We found that S. pneumoniae serotypes 6B, 15B/C, 19A, 35F and 35B were the best biofilm producers. Previously, serotypes 14, 6B, 15B/C, and 11A were found efficient in producing biofilm [25, 40], whereas Domenech et al., reported serotypes 35B and 11A, 19A as efficient . Therefore, these results support the validity of our method because the 5 serotypes we found as the best biofilm producers were those previously described. Analysis of a large database of AOM serotypes revealed that serotype 19A has the highest disease potential for AOM . The high production of biofilm may be one explanation for this phenomenon.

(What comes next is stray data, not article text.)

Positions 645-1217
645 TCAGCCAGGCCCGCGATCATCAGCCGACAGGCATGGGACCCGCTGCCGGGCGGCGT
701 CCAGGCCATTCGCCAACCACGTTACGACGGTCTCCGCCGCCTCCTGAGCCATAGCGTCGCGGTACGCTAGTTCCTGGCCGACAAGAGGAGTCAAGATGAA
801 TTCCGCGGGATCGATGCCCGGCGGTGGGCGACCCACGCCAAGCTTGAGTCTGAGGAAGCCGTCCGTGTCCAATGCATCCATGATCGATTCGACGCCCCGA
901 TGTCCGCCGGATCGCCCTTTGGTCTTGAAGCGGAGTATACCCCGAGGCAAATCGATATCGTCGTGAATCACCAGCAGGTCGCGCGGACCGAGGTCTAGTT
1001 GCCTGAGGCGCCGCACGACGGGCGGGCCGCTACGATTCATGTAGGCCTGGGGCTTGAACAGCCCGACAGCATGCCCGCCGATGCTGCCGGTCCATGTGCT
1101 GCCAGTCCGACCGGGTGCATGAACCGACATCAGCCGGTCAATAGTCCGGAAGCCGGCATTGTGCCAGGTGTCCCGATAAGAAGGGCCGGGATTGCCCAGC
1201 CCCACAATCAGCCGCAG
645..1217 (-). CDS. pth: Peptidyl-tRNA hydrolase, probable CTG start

Our study has several limitations. The first is the lack of direct evaluation of biofilm in biological samples in middle ear fluid (MEF) with alternative methods such as confocal microscopy after live/dead staining [45, 46]. However, we assumed that this method could not be used for a large population with AOM. Second, one can argue that the studied strains were isolated from the nasopharynx and not from MEF. We postulate, as do other authors, that the reservoir of bacterial species implicated in AOM is the nasopharynx, and their carriage precedes AOM [29, 30]. Previously we demonstrated no significant difference in biofilm production between NT-Hi strains from MEF and NP samples . In a previous prospective study, Bingen et al., using pulsed-field gel electrophoresis in conjunctivitis-otitis syndrome, revealed identical NT-Hi strains isolated from MEF and conjunctivitis tissue  . Van Dongen et al., in a systematic review found NT-Hi strains isolated from both MEF and NP samples in 80% of cases . More recently, Van Hoecke et al., investigating the presence of otopathogenic bacteria in middle ear effusion and adenoids of children with chronic otitis, found NT-Hi and S. pneumoniae, isolated from both locations, genetically identical in 13/14 cases . The third limitation is that we could have used knock-out mutants as a control. However, many genes appear to be involved, although the role of each appears to vary when biofilm is produced in batch or continuous culture. Proteomic studies have revealed an increase in number of proteins synthesized de novo and differences in protein production patterns during S. pneumoniae biofilm development . In these conditions, in vivo studies are difficult. Another limitation is that these isolates came only from children with AOM and not from healthy children or children with chronic AOM. However, these results support the hypothesis that multispecies biofilm is the basis for the chronicity of otitis media as previously suggested . Finally, even if a larger number of strains would have allowed us to have more statistical power, our sample allowed us to detect some statistical differences.